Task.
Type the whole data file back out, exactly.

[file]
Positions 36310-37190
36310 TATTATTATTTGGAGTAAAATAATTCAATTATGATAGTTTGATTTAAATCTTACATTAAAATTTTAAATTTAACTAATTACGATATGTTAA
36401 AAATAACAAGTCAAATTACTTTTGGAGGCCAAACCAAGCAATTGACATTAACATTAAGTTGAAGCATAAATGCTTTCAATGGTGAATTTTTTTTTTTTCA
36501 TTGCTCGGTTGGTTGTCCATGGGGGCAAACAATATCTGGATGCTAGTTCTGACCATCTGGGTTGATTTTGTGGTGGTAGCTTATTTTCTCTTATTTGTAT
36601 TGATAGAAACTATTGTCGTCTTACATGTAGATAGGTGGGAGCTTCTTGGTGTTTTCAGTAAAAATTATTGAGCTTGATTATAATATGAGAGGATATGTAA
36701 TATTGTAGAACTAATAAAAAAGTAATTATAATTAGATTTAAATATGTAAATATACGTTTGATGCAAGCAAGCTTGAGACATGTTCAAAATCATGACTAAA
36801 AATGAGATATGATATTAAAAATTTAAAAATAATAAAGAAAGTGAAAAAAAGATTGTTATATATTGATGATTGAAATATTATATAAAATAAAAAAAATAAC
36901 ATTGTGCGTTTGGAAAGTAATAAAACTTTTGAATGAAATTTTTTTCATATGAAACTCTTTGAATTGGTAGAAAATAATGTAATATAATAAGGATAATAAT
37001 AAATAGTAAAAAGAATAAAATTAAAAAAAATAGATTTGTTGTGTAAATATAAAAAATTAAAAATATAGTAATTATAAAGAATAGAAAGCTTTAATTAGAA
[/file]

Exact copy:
Positions 36310-37190
36310 TATTATTATTTGGAGTAAAATAATTCAATTATGATAGTTTGATTTAAATCTTACATTAAAATTTTAAATTTAACTAATTACGATATGTTAA
36401 AAATAACAAGTCAAATTACTTTTGGAGGCCAAACCAAGCAATTGACATTAACATTAAGTTGAAGCATAAATGCTTTCAATGGTGAATTTTTTTTTTTTCA
36501 TTGCTCGGTTGGTTGTCCATGGGGGCAAACAATATCTGGATGCTAGTTCTGACCATCTGGGTTGATTTTGTGGTGGTAGCTTATTTTCTCTTATTTGTAT
36601 TGATAGAAACTATTGTCGTCTTACATGTAGATAGGTGGGAGCTTCTTGGTGTTTTCAGTAAAAATTATTGAGCTTGATTATAATATGAGAGGATATGTAA
36701 TATTGTAGAACTAATAAAAAAGTAATTATAATTAGATTTAAATATGTAAATATACGTTTGATGCAAGCAAGCTTGAGACATGTTCAAAATCATGACTAAA
36801 AATGAGATATGATATTAAAAATTTAAAAATAATAAAGAAAGTGAAAAAAAGATTGTTATATATTGATGATTGAAATATTATATAAAATAAAAAAAATAAC
36901 ATTGTGCGTTTGGAAAGTAATAAAACTTTTGAATGAAATTTTTTTCATATGAAACTCTTTGAATTGGTAGAAAATAATGTAATATAATAAGGATAATAAT
37001 AAATAGTAAAAAGAATAAAATTAAAAAAAATAGATTTGTTGTGTAAATATAAAAAATTAAAAATATAGTAATTATAAAGAATAGAAAGCTTTAATTAGAA